Regulating Weighted Voting Rights in Asia: Pragmatism or a Race to the Bottom?

Huiqin Jiang, Casey G. Watters, Charlie (Xiao-Chuan) Weng

Research output: Contribution to journalArticleResearchpeer-review


The weighted voting rights (WVR) structure enables company founders to retain their majority control even though their shareholdings are diluted when raising capital through an initial public offering (IPO). This ability to retain control has incentivised several Chinese companies to consider the WVR availability when selecting a jurisdiction in which to list, and accordingly, the competition is established among these jurisdictions for the listing of these companies. However, the WVR structure introduces entrenchment and exploitation risks. The quest to achieve a balance between management entrenchment and minority shareholder protection has been a hotly debated issue, which, if not properly handled, will result in a “race to the bottom” in IPO regulation to attract listings.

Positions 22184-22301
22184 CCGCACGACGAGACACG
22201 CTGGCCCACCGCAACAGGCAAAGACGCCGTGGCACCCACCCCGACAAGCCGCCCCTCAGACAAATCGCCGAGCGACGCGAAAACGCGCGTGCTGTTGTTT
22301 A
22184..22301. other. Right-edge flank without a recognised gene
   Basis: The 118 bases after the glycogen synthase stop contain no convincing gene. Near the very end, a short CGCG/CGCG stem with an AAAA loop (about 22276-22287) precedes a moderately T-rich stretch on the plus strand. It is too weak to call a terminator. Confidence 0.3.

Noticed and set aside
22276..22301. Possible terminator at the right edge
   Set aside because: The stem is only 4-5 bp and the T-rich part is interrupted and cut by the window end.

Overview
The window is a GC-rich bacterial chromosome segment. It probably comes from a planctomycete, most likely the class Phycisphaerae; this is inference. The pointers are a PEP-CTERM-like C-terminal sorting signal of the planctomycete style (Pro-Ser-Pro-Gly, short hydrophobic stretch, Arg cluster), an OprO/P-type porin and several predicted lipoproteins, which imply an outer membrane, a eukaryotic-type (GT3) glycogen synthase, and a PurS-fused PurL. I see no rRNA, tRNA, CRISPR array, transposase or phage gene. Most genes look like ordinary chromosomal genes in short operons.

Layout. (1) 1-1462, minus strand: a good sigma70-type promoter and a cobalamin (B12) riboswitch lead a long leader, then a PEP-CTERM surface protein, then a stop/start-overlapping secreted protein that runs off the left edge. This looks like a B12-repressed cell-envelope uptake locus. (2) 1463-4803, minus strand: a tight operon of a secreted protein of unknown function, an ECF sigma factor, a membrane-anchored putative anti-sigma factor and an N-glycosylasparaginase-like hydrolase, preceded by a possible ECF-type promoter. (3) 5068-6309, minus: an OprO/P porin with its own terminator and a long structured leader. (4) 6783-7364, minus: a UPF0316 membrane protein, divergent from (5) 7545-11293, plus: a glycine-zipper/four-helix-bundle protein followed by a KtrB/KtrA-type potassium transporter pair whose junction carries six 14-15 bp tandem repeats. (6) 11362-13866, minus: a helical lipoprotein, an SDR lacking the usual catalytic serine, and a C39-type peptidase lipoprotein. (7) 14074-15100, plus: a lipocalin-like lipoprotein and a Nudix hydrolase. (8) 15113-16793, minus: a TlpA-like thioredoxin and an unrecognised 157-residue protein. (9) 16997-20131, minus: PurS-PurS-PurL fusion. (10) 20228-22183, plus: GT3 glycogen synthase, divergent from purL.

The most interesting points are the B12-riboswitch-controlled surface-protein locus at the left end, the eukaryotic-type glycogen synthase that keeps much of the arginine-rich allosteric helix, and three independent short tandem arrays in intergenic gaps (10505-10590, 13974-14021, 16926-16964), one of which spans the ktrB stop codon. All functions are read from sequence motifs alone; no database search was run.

This article offers fresh insights into how this issue is resolved by analysing the new WVR listing rules of two financial centres in Asia: the Hong Kong Stock Exchange and the Singapore Exchange. In an environment of regulatory competition between the two jurisdictions, the article reveals their different positions by comparing the safeguards introduced by these two stock exchanges. The comparison, combined with the regulatory position in the United States as supporting evidence, suggests that the regulatory competition has not resulted in a race to the bottom as both jurisdictions have adopted a number of unique protections. Despite this, further reforms in these jurisdictions are needed to compete with those in the United States.
Original languageEnglish
Pages (from-to)207-234
JournalHong Kong Law Journal
Issue number1
Publication statusPublished - 2022


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